BonFire Night: Thoughts on Guy Fawkes and Harry Potter

The 5th of November is celebrated in Commonwealth Countries as ‘Guy Fawkes Day’ or ‘Bonfire Night,’ in commemoration of the discovery of the Gunpowder Plot in 1605, which discovery prevented Catholic jihadists of that era from blowing King James I and English Parliament heaven ward. Guy Fawkes was the first conspirator arrested and has come to represent the entire affair. Read all about it here.

Why should you as serious readers of Harry Potter and other imaginative fiction care? If you live in the UK, you care because it explains the Fireworks displays tonight, the parades with figures of the Pope, Guy Fawkes, even Margaret Thatcher burning in effigy, and a general rowdy mood in the streets. If you live in the US, well, there are three reasons to care about Guy Fawkes.

(1) There is Fawkes the Phoenix, for one thing. Prof Philip Nel at Kansas State believes — and I think he is right — that Dumbledore’s familiar and the source of the feathers in the doppelganger wand cores is named not for Guy Fawkes but after the Phoenix in E. Nesbit’s ‘Five Children’ stories, especially The Phoenix and the Carpet, whose Phoenix, if memory serves, comes to them on Guy Fawkes Day. And there is the mention in Philosopher’s Stone‘s first chapter; teevee weatherman Jim McGuffin discusses the “downpour of shooting stars” viewers had reported to him. His sage thought on All Saint’s Day? “Perhaps people have been celebrating Bonfire Night a week early — it’s not until next week, folks!” Bonfire Night is another name for Guy Fawkes Day. Perhaps there are other explicit or just beneath the surface references to the Gunpowder Plot in the Saga; please share them in the comment boxes below.

(2) I think there is an implicit reference to the consequences of the Gunpowder Plot that is at least as important as these asides on the story surface. It might be said that the International Statute of Wizarding Secrecy and the life of magical folk out-of-sight of Muggles is a pointer to the place of Catholics and all religious non-conformists in Scotland, England, and Ireland from Queen Elizabeth I to King George III, really until the Catholic Emancipation in 1829. Non-Anglicans, principally Papists but also the many Radical Reformation sects like the Muggletonians, Seekers, and Society of Friends, were officially recusant non-entities, a status that was almost certainly exacerbated and prolonged for a century or more because of the attempt to kill James I.

How much the wizarding world reflects this period of history, I discuss at great length in Harry Potter Smart Talk, but you can read some of that online here: Ms. Rowling’s ‘Real World’ Wizards and Witches: 17th Century Christian-Hermetic Magi ‘Seekers.’ The Gunpowder Plot’s attempted regicide made life a graver trial for non-conformists at the Restoration than it would have been otherwise, hence the Statute of 1689 or ’92 and the disappearance of the hermetic saints and Seekers.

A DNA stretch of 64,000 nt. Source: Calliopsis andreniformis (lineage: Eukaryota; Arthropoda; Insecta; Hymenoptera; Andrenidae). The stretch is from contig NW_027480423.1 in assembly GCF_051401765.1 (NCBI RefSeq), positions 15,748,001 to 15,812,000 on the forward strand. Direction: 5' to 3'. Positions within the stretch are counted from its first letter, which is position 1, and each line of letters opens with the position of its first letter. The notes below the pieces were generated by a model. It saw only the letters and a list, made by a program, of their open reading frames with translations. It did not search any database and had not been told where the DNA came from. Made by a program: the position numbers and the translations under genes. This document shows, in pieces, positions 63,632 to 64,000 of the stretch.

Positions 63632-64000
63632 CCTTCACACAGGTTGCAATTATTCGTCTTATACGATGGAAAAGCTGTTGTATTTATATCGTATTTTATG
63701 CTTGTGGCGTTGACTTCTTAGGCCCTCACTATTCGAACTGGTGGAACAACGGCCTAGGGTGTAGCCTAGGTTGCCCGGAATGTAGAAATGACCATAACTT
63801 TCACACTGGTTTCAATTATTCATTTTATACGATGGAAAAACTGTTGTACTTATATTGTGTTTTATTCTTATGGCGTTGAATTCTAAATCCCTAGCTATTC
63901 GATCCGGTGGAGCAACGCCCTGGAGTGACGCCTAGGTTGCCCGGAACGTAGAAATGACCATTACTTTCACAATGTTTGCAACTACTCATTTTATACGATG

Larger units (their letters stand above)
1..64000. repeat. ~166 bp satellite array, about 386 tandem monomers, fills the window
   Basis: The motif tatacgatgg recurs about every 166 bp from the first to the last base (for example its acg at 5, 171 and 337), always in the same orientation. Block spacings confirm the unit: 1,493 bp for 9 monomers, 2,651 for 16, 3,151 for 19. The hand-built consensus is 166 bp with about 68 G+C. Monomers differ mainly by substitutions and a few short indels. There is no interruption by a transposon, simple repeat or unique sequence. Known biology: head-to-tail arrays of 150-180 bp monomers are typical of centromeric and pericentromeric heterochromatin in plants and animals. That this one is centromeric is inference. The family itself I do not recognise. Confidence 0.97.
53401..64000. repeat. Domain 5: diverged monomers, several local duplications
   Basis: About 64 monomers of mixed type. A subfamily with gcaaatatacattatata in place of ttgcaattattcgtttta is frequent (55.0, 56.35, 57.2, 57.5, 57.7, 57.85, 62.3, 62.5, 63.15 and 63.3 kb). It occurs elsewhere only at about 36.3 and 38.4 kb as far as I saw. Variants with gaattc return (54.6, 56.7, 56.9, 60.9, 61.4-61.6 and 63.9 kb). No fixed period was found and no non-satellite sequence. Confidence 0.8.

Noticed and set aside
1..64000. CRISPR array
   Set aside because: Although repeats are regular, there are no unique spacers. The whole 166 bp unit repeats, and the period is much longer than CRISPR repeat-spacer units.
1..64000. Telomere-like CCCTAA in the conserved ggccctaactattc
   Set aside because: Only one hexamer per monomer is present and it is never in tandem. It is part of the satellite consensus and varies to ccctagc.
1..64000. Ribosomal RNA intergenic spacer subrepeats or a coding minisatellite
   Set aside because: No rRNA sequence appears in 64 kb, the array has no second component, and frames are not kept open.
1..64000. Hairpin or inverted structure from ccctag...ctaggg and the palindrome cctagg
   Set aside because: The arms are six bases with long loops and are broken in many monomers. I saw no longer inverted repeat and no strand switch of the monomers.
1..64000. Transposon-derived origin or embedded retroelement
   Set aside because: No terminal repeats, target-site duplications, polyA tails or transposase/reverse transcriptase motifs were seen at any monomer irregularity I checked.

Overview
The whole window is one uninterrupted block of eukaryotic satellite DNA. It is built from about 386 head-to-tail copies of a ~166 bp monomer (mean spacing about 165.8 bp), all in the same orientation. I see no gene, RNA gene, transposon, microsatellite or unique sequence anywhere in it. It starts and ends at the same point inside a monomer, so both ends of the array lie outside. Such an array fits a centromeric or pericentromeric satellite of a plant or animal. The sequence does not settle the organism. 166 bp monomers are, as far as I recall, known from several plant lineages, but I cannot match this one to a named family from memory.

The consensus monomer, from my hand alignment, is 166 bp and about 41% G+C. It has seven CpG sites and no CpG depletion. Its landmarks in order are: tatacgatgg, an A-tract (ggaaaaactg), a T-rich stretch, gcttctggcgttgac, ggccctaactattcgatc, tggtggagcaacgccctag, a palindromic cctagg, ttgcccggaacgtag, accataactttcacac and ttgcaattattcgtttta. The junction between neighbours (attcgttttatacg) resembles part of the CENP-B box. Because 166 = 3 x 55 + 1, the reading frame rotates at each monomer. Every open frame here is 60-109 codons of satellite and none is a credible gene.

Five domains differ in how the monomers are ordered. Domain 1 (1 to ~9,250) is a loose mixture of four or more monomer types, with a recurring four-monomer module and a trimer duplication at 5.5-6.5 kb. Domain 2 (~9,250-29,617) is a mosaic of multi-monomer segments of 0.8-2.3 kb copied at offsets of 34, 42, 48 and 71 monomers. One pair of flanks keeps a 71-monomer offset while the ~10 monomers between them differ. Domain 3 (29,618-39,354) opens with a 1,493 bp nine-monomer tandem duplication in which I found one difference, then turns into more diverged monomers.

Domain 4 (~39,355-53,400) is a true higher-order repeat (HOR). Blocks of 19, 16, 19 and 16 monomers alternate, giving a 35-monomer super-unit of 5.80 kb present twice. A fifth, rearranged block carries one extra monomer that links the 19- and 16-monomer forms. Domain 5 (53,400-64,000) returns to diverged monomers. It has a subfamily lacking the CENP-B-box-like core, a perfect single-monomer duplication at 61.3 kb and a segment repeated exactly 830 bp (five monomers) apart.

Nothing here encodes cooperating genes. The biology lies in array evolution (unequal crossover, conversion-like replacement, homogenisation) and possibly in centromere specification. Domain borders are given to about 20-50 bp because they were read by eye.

(3) I thought of this magical-Muggle divide (canyon?) today when Alison the Librarian sent me an Umbridge-esque item from a UK blogger, in whose post an imaginary School Superintendent writes up the acceptable practices and numerous failings of the Hogwarts School of Witchcraft and Wizardry in the unmistakeable and pathetic jargon of professional educators everywhere.

I have been reading John Taylor Gatto’s invaluable Underground History of American Education this past week so the comi-tragedy of this piece was especially vivid. Can anyone doubt that Hogwarts’ challenging, hands-on, and practical curriculum must be despised by the teaching bureaucrats Ms Rowling satirizes in Dolores Umbridge? If you do, I hope very much that you’ll read all the essays in the upcoming book from the 2012 St Andrews Harry Potter Conference. I’m guesing your jaws will drop as mine did when one well known children’s literature expert decried without irony that Hogwarts cancelled exams as a form of celebration…

I like to think of Guy Fawkes as a magical figure, then, even a wizard if you will, who, though burned in effigy every year for his attack on the Muggle King, rather enjoys the treatment a la Wendelin the Weird and her Flame Freezing Charm. Would that all magical folk, those with wands and the many more whose lives are focused on pursuit of communion with what is most real, could be protected from persecution by all those caught up in the errors of our age, the witch hunters and teachers all around us.

Happy Bonfire Night!



  1. OOooo!! So the book from St. Andrews is going to be available soon?? That’s awesome news!!! That conference was life-changing!

  2. I remember, I remember, and this ties in oh so nicely with my recent mental wanderings on Hallows Eve. Great post, but I had never seen the one on 17th c. Christian hermetic magi seekers. Wow. I loved all that history and how it further connects the dots for my theories. Trying to put it all together.

Speak Your Mind